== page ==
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Induced Pluripotent Stem Cells

The stem cell group are using groundbreaking new technology, pioneered by 2012 Nobel prize winner Shinya Yamanaka and others, to turn cultured skin cells into stem cells. These cells, termed “induced pluripotent stem cells” (iPSCs) can theoretically be differentiated into any cell type in the body, making them an ideal source of cells for diseases affecting inaccessible tissues such as the eyes and brain. Since these iPSCs are derived from adult skin, they also bypass many ethical issues associated with embryonic stem cell research.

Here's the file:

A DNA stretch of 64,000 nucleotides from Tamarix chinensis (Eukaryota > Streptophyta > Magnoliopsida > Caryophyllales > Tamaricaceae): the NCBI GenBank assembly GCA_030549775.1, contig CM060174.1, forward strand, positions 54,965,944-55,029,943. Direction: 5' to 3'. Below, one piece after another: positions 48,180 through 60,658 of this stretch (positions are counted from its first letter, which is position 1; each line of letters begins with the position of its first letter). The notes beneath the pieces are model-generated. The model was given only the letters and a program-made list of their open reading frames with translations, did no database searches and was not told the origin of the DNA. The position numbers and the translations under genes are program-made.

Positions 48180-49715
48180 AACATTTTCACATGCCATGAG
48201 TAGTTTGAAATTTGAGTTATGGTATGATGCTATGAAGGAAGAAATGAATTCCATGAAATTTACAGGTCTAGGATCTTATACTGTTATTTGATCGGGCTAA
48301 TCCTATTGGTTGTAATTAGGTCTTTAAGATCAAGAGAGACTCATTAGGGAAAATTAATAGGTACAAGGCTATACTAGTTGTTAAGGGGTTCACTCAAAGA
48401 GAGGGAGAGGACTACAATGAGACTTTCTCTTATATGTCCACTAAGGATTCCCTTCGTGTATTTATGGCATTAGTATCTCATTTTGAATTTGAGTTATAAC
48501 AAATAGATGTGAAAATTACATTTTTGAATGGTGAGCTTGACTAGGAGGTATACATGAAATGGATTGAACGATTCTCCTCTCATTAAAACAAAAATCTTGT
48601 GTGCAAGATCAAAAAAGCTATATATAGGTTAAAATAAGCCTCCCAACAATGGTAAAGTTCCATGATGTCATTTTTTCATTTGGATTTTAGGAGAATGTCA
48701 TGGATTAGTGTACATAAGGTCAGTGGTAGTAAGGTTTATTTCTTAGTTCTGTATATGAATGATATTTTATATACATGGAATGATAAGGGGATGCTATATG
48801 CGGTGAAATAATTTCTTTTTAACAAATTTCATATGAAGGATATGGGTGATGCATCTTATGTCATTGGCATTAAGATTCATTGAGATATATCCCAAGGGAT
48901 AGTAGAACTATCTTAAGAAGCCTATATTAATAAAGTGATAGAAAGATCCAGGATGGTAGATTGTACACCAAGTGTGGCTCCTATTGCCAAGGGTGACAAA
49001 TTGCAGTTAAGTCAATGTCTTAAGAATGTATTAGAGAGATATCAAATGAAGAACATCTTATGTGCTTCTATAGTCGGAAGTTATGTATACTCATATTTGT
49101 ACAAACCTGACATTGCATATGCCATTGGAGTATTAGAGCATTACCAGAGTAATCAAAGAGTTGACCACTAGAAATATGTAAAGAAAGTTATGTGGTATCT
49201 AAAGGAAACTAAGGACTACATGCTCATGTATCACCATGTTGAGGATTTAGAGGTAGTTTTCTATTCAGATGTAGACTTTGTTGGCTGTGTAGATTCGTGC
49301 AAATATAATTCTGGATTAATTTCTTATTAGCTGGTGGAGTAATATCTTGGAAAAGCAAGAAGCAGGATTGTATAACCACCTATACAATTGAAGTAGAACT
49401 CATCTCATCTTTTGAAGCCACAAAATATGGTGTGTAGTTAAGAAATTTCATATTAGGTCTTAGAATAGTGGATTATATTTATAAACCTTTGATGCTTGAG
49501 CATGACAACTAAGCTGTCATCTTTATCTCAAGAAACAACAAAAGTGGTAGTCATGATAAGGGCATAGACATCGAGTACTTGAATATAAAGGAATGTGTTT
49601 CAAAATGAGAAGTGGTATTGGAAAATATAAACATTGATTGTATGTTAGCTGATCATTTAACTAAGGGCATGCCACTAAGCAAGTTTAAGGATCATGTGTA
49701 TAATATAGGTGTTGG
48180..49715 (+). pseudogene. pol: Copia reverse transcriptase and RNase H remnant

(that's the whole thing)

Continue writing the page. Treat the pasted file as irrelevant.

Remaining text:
In collaboration with researchers in Oxford and Japan, scientists from the UCT stem cell group have established the first iPSCs from South African patients suffering from the inherited neurodegenerative disease Spinocerebellar ataxia type 7. These cells have been successfully differentiated into neurons and retinal cells, which have been used to investigate disease mechanisms in the laboratory.

Overview of iPSC technology